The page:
Only The Best
Hiking Gear 2018


As a minimalist, I make sure I only bring what's necessary for my family to enjoy the outdoors. My goal is to be as lightweight as possible, yet I do make a little room for some comfort items.


My Ultimate Hiking Gear List For 2018

I get asked often about the gear I use for my adventures. My answer is usually pretty simple: Don’t get too caught up about your gear because you’ll learn over time what works for you. On that same note, what works for you will definitely change over time.

With that said, I believe your adventures will be more enjoyable the lighter you pack. The truth is you really don’t need that much while out on the trail. Here are the things that I bring with me on the trail.



Backpacks


The right backpack for you is highly dependent on three things: the weight, the capacity, and the comfort. What works for me, might not work for you and vice versa. I’ve fallen in love with two backpacks that do everything I need of them.


Best Daypack
Osprey Manta 36L


My first backpack I purchased for day hikes, and hands down, the pack I’ve used most. This pack is a work horse and can take a beating. I actually chose this one because of the awesome water reservoir, but it turns out I rarely take it with me. I’d likely choose a lighter pack next time, but I’m keeping this one for years to come.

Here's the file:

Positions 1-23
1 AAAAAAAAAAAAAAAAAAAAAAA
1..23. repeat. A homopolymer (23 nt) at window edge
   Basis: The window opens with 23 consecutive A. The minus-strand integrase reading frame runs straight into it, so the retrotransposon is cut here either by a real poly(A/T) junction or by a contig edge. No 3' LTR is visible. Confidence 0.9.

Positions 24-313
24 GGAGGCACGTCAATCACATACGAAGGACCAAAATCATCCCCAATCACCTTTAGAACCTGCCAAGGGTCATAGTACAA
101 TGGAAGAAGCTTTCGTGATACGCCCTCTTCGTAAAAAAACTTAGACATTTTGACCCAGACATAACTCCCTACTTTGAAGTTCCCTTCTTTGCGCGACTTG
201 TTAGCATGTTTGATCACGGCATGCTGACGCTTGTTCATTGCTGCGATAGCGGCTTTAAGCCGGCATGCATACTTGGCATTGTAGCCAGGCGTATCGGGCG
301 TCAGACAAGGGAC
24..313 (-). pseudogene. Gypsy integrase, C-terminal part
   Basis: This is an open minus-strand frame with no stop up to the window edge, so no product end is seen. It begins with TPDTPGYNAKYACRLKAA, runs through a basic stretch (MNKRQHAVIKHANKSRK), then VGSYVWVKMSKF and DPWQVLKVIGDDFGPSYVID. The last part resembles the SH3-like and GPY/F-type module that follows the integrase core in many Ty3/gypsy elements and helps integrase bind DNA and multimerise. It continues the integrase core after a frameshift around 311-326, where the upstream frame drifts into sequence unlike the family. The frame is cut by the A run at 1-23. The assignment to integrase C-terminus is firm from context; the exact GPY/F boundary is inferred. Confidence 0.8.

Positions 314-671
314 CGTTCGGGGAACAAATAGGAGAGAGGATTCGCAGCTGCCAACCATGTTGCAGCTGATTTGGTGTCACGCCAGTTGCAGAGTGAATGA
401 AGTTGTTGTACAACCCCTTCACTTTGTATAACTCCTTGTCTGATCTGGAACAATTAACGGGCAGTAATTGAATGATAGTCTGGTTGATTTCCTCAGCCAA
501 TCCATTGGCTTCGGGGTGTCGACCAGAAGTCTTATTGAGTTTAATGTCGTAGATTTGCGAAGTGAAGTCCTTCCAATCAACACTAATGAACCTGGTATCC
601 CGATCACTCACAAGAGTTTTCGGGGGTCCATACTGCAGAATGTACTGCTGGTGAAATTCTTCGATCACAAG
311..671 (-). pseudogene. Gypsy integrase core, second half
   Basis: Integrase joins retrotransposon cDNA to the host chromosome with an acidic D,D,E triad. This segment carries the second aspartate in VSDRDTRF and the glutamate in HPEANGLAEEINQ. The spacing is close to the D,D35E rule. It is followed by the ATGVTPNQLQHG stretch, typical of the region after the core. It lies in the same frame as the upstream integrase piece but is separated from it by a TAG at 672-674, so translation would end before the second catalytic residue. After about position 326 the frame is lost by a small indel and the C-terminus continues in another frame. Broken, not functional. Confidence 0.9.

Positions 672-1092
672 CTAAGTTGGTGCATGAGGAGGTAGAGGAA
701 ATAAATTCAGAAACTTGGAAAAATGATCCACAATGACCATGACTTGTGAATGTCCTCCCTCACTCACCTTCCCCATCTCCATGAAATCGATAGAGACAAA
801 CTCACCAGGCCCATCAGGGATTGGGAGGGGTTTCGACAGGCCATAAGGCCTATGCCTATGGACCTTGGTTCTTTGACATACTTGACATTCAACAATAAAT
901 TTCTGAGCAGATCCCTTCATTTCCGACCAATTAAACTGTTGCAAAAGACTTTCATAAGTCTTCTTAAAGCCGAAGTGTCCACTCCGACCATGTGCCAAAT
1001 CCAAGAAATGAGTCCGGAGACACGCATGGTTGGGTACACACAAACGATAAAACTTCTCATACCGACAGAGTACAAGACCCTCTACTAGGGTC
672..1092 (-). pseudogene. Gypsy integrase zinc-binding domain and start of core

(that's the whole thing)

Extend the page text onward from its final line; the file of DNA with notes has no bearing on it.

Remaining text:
Pros

  • Comes with a water reservoir
  •  Integrated rain cover

Cons

  • Heavier than others


Best Multi-Day Pack
Exped Lightning 45L


I love how the plush hip belt feels and how the weight transfers to my hips. Serious ultra-light hikers usually don’t have hip belts, but I haven’t dialed in my gear enough to carry my comfort items without one. My back isn’t my strong point, so I take every precaution to keep my gear comfortable for me.

Pros

  • Crazy nice hip belt
  • Lightweight
  • Can compact nicely if not filling up to capacity.
  • Adjustable for different torso lengths.

Cons

  • Water bottles are tough to get in and out while wearing the pack.
  • No stretchy mesh pocket on the back of pack.



Sleeping Pad and Sleeping Bag


As I mentioned in the backpack section, my back is rather picky, and I do my best to keep my back happy while hiking. The gold standard for ultralight hikers in a sleeping pad is the Therm-a-Rest NeoAir XLite Ultralight Air Mattress. I’ve tried it, and I find it very uncomfortable especially when it bubbles as I move from one side to the other. Although, my top pick is heavier, it is by far the most comfortable sleeping pad I’ve tried.


Best Sleeping Pad Sea to Summit Comfort Plus


This sleeping pad is 1lb 9 oz and worth every last bit of weight in my opinion. There are two separate layers that can be pressurized independently, which allows you to dial in the exact firmness that you prefer. On top of that, these air sprung cells are no joke! This mattress is amazingly comfortable and a piece of gear I don’t see replacing any time soon.

Pros

  • Crazy comfortable
  • Two independent layers